Mediation is a process where an independent and neutral third party, called a mediator, helps parties negotiate a mutually acceptable agreement / decision about their dispute. The mediator must be unbiased, impartial and have no interest in the outcome, other than a desire to see the matter resolved (if possible). Most mediators require the parties, and everyone present at the mediation to sign a confidentiality agreement concerning anything revealed at mediation and also to undertake not to call the mediator as a witness before a court or arbitrator.
Expert determination is a consensual procedure in which the parties submit a specific matter (e.g. a technical question) to one or more experts who make a determination on the matter. This process is generally governed by an expert determination agreement. The disputing parties refer the matter to an expert. The expert is required to be independent of, and act fairly and impartially between the parties, giving each party a reasonable opportunity of putting its case in the manner agreed in the Expert Determination Agreement. Agreeing to have all disputes resolved by expert determination may make it more difficult and costly for you to defend disputes, especially if you engage sub-consultants.
Arbitration is a procedure in which a dispute is referred, by agreement of the parties, to one or more independent third parties (arbitrators) who will make a binding decision on the dispute. Arbitration can be a much more formal and structured process than mediation.
If all other ADR options fail and no resolution can be reached, then you may consider resolving the dispute in court. Generally, in court and tribunal processes you and the other participants present your points of view and facts to an independent person (such as a judge or a tribunal member). You can do this yourself or be represented by a lawyer. The independent person then makes a decision based on this information. You will be required by law to follow the decision, except if you successfully appeal it.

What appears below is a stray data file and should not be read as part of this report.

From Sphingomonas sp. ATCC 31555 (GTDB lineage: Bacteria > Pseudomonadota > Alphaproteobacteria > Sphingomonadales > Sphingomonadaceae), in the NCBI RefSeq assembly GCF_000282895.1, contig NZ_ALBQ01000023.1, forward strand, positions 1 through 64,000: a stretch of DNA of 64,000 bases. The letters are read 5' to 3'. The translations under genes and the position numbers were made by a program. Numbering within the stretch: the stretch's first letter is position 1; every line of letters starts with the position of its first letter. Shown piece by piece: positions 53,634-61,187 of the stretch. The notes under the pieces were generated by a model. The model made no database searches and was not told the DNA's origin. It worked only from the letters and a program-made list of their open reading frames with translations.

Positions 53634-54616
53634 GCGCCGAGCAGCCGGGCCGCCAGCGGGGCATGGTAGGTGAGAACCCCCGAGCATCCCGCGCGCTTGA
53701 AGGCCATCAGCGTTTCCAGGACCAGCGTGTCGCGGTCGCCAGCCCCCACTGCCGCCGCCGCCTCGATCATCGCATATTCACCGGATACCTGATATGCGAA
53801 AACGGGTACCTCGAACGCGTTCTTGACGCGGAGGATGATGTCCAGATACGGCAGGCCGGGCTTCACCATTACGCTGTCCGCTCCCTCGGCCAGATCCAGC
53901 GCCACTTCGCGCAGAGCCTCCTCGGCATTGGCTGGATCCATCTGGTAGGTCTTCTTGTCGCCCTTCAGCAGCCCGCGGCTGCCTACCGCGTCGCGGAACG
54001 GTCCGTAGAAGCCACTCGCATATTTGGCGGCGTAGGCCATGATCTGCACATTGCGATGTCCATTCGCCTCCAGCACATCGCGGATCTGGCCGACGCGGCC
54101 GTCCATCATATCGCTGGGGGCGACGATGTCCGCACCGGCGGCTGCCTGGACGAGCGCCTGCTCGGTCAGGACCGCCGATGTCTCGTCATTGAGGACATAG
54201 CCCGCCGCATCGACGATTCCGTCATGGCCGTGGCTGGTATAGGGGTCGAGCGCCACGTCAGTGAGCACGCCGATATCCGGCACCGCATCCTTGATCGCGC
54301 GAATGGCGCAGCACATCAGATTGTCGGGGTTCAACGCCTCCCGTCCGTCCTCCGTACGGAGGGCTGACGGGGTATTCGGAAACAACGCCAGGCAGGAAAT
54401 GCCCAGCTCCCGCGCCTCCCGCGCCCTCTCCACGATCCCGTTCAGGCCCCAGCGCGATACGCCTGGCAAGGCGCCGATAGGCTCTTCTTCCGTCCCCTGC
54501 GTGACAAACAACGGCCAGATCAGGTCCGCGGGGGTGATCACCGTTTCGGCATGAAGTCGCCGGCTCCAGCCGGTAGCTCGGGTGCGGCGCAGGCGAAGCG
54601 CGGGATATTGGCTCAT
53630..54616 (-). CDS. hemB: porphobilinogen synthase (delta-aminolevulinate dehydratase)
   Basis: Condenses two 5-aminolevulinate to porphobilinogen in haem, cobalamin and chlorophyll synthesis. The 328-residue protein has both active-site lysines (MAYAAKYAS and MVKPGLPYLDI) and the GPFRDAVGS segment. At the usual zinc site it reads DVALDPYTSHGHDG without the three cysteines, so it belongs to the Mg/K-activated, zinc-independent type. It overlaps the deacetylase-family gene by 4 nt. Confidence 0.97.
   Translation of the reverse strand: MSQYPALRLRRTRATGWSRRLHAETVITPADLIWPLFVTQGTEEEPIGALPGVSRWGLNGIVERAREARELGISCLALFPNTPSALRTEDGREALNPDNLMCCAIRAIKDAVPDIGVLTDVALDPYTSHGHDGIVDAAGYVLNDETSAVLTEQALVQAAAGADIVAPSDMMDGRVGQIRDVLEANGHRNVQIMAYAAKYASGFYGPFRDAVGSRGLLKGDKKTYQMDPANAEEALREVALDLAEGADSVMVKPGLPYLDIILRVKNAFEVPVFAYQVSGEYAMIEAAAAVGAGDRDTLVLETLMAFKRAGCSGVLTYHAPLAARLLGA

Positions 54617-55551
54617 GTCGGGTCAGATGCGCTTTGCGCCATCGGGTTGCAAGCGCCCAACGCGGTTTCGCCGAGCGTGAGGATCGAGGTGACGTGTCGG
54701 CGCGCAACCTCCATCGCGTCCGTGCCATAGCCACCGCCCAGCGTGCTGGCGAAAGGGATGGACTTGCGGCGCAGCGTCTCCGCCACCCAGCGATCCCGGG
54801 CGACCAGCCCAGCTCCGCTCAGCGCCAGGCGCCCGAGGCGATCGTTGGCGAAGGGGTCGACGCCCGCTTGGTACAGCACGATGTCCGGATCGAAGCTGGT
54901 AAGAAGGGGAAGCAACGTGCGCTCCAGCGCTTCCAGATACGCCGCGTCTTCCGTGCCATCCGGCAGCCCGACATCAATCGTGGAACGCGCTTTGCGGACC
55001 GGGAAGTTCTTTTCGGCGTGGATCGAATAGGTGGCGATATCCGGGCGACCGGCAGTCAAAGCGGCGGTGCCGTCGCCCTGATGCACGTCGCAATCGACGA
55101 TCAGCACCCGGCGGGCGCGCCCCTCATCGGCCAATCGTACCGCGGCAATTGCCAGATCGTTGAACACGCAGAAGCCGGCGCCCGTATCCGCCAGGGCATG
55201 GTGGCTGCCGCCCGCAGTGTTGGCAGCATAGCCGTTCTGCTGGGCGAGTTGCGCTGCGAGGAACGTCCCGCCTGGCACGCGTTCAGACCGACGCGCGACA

Finally, before executing a contract, check whether it has a particular dispute resolution method. While some clients wish to may choose arbitration for genuine efficiency reasons, for others it is a deliberate strategy to secure an advantage, such as depriving you of the protection of proportionate liability.
In conclusion, keep in mind that certain kinds of ADR (especially expert determination and arbitration) may disadvantage you and your insurer and make it more difficult to defend claims successfully. Therefore, before engaging in any form of dispute resolution, consider whether you need to make a notification under your professional indemnity insurance. If the dispute involves any allegations challenging the quality of your work or your sub-consultants’ work, we strongly suggest that you notify your insurer at the earliest opportunity, and certainly before the matter reaches the stage of dispute resolution. Notification is essential even if the amount in question is low, and even if you believe the allegation to be false. Failing to notify promptly can mean that professional indemnity insurance cover for the claim is lost altogether.
This article draws on concepts also outlined in the Attorney-General’s Department Guide to Dispute Resolution, which you can access here https://www.ag.gov.au/LegalSystem/AlternateDisputeResolution/Documents/Your%20Guide%20to%20Dispute%20Resolution.pdf for more a more in-depth analysis of the dispute resolution process.